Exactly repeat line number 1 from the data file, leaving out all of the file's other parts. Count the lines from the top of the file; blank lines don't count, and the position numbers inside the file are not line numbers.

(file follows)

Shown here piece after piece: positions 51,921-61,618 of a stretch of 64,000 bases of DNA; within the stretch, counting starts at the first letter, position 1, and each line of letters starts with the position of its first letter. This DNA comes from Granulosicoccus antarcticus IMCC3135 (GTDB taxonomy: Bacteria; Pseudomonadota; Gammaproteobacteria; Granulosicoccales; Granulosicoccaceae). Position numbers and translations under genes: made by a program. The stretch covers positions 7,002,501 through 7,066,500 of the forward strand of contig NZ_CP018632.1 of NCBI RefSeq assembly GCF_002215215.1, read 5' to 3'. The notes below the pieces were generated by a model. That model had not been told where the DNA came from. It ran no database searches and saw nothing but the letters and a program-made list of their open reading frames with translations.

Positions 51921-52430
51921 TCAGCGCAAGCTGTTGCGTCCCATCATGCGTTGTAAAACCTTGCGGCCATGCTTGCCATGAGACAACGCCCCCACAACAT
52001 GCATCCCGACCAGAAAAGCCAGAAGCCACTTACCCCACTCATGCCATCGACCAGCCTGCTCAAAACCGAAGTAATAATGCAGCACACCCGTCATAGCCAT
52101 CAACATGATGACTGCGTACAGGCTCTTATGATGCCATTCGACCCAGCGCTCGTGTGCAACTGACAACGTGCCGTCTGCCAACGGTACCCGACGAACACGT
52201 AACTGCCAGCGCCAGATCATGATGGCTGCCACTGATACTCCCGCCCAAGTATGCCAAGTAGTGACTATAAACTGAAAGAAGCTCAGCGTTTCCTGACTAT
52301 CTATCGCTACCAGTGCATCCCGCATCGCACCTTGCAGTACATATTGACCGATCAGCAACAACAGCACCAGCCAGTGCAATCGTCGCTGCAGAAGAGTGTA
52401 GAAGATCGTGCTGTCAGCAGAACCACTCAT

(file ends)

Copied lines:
Shown here piece after piece: positions 51,921-61,618 of a stretch of 64,000 bases of DNA; within the stretch, counting starts at the first letter, position 1, and each line of letters starts with the position of its first letter. This DNA comes from Granulosicoccus antarcticus IMCC3135 (GTDB taxonomy: Bacteria; Pseudomonadota; Gammaproteobacteria; Granulosicoccales; Granulosicoccaceae). Position numbers and translations under genes: made by a program. The stretch covers positions 7,002,501 through 7,066,500 of the forward strand of contig NZ_CP018632.1 of NCBI RefSeq assembly GCF_002215215.1, read 5' to 3'. The notes below the pieces were generated by a model. That model had not been told where the DNA came from. It ran no database searches and saw nothing but the letters and a program-made list of their open reading frames with translations.